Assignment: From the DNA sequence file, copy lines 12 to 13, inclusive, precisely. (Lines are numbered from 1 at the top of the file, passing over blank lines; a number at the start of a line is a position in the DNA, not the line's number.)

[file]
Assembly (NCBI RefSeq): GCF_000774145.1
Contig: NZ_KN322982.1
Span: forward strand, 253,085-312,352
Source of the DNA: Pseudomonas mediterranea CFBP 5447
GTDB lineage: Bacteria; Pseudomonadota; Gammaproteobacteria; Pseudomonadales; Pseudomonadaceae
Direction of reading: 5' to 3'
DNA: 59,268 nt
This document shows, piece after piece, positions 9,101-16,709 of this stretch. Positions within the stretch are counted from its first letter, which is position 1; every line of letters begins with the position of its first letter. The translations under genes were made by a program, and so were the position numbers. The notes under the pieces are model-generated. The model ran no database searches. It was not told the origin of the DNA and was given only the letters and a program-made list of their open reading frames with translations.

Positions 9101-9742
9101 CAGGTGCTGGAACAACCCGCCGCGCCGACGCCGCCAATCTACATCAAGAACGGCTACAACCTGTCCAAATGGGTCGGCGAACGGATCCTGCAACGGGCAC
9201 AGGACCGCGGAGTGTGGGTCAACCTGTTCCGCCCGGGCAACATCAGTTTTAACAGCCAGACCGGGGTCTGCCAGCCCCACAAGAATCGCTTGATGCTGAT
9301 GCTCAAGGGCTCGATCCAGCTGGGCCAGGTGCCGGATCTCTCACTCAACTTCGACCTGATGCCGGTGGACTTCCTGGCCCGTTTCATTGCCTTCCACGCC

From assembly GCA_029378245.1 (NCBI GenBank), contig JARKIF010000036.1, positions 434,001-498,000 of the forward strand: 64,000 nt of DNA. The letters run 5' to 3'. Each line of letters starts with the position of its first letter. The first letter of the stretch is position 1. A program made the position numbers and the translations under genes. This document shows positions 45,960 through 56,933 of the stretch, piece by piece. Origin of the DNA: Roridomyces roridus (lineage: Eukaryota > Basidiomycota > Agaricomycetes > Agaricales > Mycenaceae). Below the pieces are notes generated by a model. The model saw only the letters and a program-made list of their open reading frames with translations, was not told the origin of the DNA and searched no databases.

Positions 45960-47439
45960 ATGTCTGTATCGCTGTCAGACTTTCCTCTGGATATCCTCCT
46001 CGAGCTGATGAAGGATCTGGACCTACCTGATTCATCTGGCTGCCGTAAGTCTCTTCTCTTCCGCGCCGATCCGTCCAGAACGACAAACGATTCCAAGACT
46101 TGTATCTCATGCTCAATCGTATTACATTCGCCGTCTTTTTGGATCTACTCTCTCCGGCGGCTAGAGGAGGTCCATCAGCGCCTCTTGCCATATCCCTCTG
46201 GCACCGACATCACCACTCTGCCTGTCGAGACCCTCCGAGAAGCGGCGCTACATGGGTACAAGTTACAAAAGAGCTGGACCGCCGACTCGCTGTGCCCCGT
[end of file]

9301 GCTCAAGGGCTCGATCCAGCTGGGCCAGGTGCCGGATCTCTCACTCAACTTCGACCTGATGCCGGTGGACTTCCTGGCCCGTTTCATTGCCTTCCACGCC

From assembly GCA_029378245.1 (NCBI GenBank), contig JARKIF010000036.1, positions 434,001-498,000 of the forward strand: 64,000 nt of DNA. The letters run 5' to 3'. Each line of letters starts with the position of its first letter. The first letter of the stretch is position 1. A program made the position numbers and the translations under genes. This document shows positions 45,960 through 56,933 of the stretch, piece by piece. Origin of the DNA: Roridomyces roridus (lineage: Eukaryota > Basidiomycota > Agaricomycetes > Agaricales > Mycenaceae). Below the pieces are notes generated by a model. The model saw only the letters and a program-made list of their open reading frames with translations, was not told the origin of the DNA and searched no databases.